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Imagine, leaving a 23-hour labor and birth, after mom birthed the baby in the family’s living room right alongside her wife. All night she labored, with the lights low, in her home, in the hands of a safe provider, where she could grab snacks filled with protein or Gatorade from her own fridge. In the dawn of the day before her son was born she walks with her wife in their backyard, sits in their garden, and the baby descends. Baby was born as soon as the sun was high enough to light the entire house up. You tuck the birthing mom into her own comfortable king-size bed, you make sure the baby is breastfeeding well before you pack up to leave yourself. You drive home, knowing this mom had a respectful birth, is comforted in her own home, and safe. You plan to come back in 30 hours for her first, in-home postpartum visit. She can call you at any time, because you have created a trusting, culturally responsive relationship with her and you provide the quality gold standard of maternity care.
That was me, leaving a home birth in 2015 as a certified professional midwife in Texas. Birth can look like this. It is safe, often culturally-congruent, simple and noninvasive. With COVID-19 scaring clientele away from the hospital, home-birth midwives in Colorado are seeing an increase in the desire for home birth. In fact, midwives across the country are seeing a surge in home birth. But COVID-19 isn’t the only reason clients are turning to home-birth midwives. While the country is in the midst of civil unrest and the impact of racism is on full display we are seeing more and more women of color turning to midwives outside of the hospital system to prevent experiencing medical racism and, at worst, dying of preventable deaths due to pregnancy or childbirth complications.
Disparities in the perinatal period are fueled by racism. We know that Black American women receive poorer quality care than white women. Examples of this are denial of care when a woman is seeking help, lack of response to women enduring pain, or not being treated with dignity. Women and families are often left to advocate diligently in the delivery room due to the general knowledge that women of color are dying more often in labor and birth from preventable causes. Black women, for example, are four times more likely to die from pregnancy-related causes.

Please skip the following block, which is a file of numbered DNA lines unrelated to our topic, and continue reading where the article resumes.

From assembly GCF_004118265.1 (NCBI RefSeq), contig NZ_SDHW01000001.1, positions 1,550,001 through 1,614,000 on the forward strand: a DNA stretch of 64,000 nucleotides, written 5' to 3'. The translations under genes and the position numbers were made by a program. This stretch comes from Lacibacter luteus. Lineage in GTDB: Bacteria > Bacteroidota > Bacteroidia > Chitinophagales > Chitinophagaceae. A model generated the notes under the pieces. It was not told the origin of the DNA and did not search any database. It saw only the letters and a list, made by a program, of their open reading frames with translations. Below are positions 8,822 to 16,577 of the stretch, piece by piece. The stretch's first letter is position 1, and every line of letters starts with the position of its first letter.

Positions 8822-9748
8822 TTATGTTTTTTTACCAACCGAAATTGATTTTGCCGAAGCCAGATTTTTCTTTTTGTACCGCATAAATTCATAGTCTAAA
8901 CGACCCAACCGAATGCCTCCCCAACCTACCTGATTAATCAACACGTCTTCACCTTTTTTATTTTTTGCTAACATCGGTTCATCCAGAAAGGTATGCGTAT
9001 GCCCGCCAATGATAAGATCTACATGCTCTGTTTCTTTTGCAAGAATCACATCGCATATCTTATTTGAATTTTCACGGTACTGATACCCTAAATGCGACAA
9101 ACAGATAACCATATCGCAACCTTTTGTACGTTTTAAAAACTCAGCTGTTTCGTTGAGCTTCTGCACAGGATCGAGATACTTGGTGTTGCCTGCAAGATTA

We are seeing families make the best decisions for themselves and protecting their vitality by choosing certified professional midwives. Home birth may not be the best option for everyone, but we can still learn a great deal about the effectiveness and unique qualities that the model of midwifery care offers for families. The longer appointment times, the ability to choose your provider, thorough prenatal and childbirth education, a home visiting model, lactation support integrated into every provider’s scope of practice, the culturally sensitive care, and a person-centered approach are all pieces our current maternity care system does not prioritize. We have a far pathway to improving birth outcomes in Colorado, but, more specifically, for women and families of color. While COVID-19 may have shed light on the importance of midwifery care and home birth, we should consider it the gold standard.
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Not everyone has access to midwives and home birth, which is why we need a push for Medicaid reimbursement for certified professional midwives (CPMs) in the state of Colorado, and integration of midwifery care in our hospital system, including the option for co-managed care of both hospital providers and home birth midwives.
In the 2021 legislative session, changes to state law could be made in regards to the scope of practice for midwives, and there will be a chance for advocates to expand the scope of midwifery, for example by enacting Medicaid reimbursements. At a time like this, we must protect our midwives and their ability to maintain the safest option for physiological birth and culturally sensitive care for all families, but particularly families of color and those who experience perinatal racial disparities.
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